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PATENT, ROMAN. The Roman patents will be considered by taking a view of the persons to whom they may be granted; the different kinds of patents; the cost of a patent; and the obligations of the patentee.
     2.-Sec. 1. To whom patents are granted. Every person, whether a citizen of the estates of the pope or foreigner, man or woman, adult or infant, may obtain a patent for an invention, for an improvement, or for importation, by fulfilling the conditions prescribed in order to obtain a grant of such titles. Persons who have received a patent from the Roman government may, afterwards, without any compromise of their rights or privileges, receive a patent in a foreign country.
     3. The different kinds of patents. In the Roman estates there are granted patents for invention, for improvements, and for importations.
     4.-1st. Patents for inventions are granted for, 1. A new kind of important culture. 2. A new and useful art, before unknown. 3. A new and useful process of culture or of manufacture. 4. A new natural production. 5. A new application of a means already, known.
     5.-2d. Patents for improvements may be granted for any useful improvement made to inventions already known and used in the Roman states.
     6.-3d, Patents for importations are granted in two cases, namely: 1. For the introduction of inventions already patented in a foreign country, and the privilege of which patent yet continues. 2. For the introduction of an invention known and freely used in a foreign country, but not yet used or known in the Roman states.
     7.-3. Cost of a patent. The cost of a patent is fixed at a certain sum per annum, without regard to the length of time for which it may have been granted. It varies in relation to patents for inventions and importation. It is ten Roman crowns per annum for a patent for invention and improvement, and of fifteen crowns a year for a patent for importation.
     8.-Sec. 4. Obligation of the patentee. He is required to bring into [?] his invention within one year after the grant of the patent, and not to suspend the supply for the space of one year during the time the privilege shall last.
     9. He is required to pay one half of the tax or expense of his patent on receiving his patent, and the other half during the first month of the second portion of its, duration.

References in classic literature ?
An active figure ran down the steps of the house and showed under the golden lamplight the unmistakable head that resembled the Roman coin.
Across the table the body of the man in the brown dressing-gown lay amid his burst and gaping brown-paper parcels; out of which poured and rolled, not Roman, but very modern English coins.
It happens surely that every one who comes into the darkened room and looks at these things looks up at the Roman and that he is invested in all eyes with mystery and awe, as if he were a paralysed dumb witness.
If you want to give pleasure to others," cried the Roman Candle, "you had better keep yourself dry.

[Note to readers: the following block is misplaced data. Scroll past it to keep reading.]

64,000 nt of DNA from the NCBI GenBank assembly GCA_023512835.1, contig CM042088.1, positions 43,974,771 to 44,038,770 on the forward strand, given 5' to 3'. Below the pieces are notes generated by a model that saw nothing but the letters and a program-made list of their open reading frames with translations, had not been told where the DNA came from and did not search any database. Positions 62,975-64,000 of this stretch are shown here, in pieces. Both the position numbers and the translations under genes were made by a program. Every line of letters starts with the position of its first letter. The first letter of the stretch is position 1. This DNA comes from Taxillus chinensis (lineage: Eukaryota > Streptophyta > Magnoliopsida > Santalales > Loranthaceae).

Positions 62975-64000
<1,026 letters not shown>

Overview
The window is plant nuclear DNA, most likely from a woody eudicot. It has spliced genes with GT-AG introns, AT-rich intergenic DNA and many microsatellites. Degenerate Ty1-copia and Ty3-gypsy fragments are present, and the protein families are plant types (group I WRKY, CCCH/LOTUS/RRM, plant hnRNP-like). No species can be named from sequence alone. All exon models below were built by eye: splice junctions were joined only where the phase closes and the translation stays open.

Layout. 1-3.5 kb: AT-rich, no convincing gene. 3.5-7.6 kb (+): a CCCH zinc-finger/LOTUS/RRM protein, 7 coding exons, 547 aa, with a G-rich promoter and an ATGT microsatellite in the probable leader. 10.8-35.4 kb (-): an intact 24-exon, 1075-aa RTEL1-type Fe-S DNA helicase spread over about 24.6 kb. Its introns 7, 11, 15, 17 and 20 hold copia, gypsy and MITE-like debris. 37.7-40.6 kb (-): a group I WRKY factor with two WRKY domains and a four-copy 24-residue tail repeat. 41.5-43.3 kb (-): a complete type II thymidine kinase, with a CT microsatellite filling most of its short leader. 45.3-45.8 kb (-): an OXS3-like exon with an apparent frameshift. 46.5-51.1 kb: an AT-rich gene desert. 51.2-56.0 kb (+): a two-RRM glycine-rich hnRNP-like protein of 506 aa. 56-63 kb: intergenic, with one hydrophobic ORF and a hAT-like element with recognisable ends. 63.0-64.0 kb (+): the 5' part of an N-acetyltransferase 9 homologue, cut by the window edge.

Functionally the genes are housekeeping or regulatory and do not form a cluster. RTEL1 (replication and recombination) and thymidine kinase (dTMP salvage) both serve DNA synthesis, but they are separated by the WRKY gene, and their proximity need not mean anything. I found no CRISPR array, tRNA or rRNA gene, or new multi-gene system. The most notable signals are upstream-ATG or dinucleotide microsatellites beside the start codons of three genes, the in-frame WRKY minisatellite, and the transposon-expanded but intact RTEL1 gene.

And in the second place, Roman Catholicism is, in my opinion, worse than Atheism itself.
In more recent times the Romans formed a great camp here, the fortifications surrounding which now seem like low, even hills.
I mastered the notion of their communism, and approved of their iron money, with the poverty it obliged them to, yet somehow their cruel treatment of the Helots failed to shock me; perhaps I forgave it to their patriotism, as I had to forgive many ugly facts in the history of the Romans to theirs.
You were formally received into the Roman Catholic Church?
Of the Roman and British civilization the Anglo-Saxons were ruthless destroyers, exulting, like other barbarians, in the wanton annihilation of things which they did not understand.
Therefore, the Romans, foreseeing troubles, dealt with them at once, and, even to avoid a war, would not let them come to a head, for they knew that war is not to be avoided, but is only to be put off to the advantage of others; moreover they wished to fight with Philip and Antiochus in Greece so as not to have to do it in Italy; they could have avoided both, but this they did not wish; nor did that ever please them which is for ever in the mouths of the wise ones of our time:--Let us enjoy the benefits of the time--but rather the benefits of their own valour and prudence, for time drives everything before it, and is able to bring with it good as well as evil, and evil as well as good.
He had caused his car to be placed there, with the tents and luggage of many of his leaders, under a small guard, so that the banners there displayed, together with the car, led the King of the Romans to believe that the Earl himself lay there, for Simon de Montfort had but a month or so before suffered an injury to his hip, when his horse fell with him, and the royalists were not aware that he had recovered sufficiently to again mount a horse.
Now, long long ago, before the Romans came to Britain, some of the people who lived in that part of France sailed across the sea and settled in Britain.